You may have seen the headlines after the article was published in JAMA Pediatrics on pregnant mothers and peanut and tree nut consumption:
“Eating Peanuts While Pregnant Cuts Child’s Risk of Allergy”
“Eating Peanuts While Pregnant Lowers Allergy Risk”
With the significant rise in peanut and other food allergies in the United States there is no surprise that expectant mothers are concerned about how their diet may affect the development of allergies in their unborn child. Unfortunately, the guidelines keep changing and the result is a great deal of confusion. The study itself provides useful information. The popular media headlines are not so helpful and may be misleading.
The study conducted by Dr. Michael Young, an associate professor of pediatrics at Harvard Medical School, and colleagues collected data on more than 8,200 children of mothers who took part in the Nurses’ Health Study II. The women reported what they ate before, during and after their pregnancies. About 300 of the children had food allergies. Of those, 140 were allergic to peanuts and tree nuts. The researchers found that mothers who ate the most peanuts or tree nuts – five times a week or more – had the lowest risk of their child developing an allergy to these nuts. However, children of mothers who were allegic to peanuts or tree nuts did not have a significantly lower risk the study found.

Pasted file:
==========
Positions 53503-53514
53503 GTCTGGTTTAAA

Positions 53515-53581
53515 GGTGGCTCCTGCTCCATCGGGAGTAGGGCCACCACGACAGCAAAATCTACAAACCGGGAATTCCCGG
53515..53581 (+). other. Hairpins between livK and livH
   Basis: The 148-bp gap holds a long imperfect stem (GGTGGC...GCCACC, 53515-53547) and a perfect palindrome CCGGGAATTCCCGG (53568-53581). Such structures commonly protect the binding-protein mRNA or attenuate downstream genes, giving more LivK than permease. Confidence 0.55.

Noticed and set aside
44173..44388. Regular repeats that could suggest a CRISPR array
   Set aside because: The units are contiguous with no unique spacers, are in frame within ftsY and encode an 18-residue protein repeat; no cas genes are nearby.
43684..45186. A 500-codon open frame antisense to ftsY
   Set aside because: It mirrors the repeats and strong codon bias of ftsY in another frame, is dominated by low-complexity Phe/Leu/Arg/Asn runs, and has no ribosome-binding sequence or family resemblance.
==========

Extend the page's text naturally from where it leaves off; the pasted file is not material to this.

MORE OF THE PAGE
What the study showed was that pregnant woman need not avoid eating peanuts and tree nuts which reverses a recommendation that was very common up until a few years ago. What it does not show is that “eating peanuts while pregnant cuts child’s risk of allergy” as the headlines tout. In a follow-up interview with WebMD, Dr. Young states that “our findings do not demonstrate a cause-and-effect relationship between women eating nuts during pregnancy and lower allergy risk for their children. Our results are not strong enough to make dietary recommendations for pregnant women.”
There are other factors that might be causing the association between eating nuts and a lower incidence of nut allergic offspring. For example, the pregnant mother “nut eaters” also ate far more fruits and vegetables. Also, there is no data in the study on why the pregnant mothers who did not consume the higher quantities of nuts made the decision not to do so. Was the decisions strictly dietary selection or was it because eating peanuts or other tree nuts made them feel “uncomfortable” or “sleepy” or ‘flushed?” In other words, were the non-nut eaters sensitive or allergic to nuts themselves and therefore avoided eating them? If that was the case, then pregnant mothers eating more nuts would not help the potential allergies of their children and it might endanger their own health.
Bottom line is that most dietary restrictions for pregnant women are unneccessary. There is no reason for an expectant mother to stop eating nuts or having a peanut butter and jelly sandwich. However, much more research needs to be done to determine what is causing the increase in food allergies.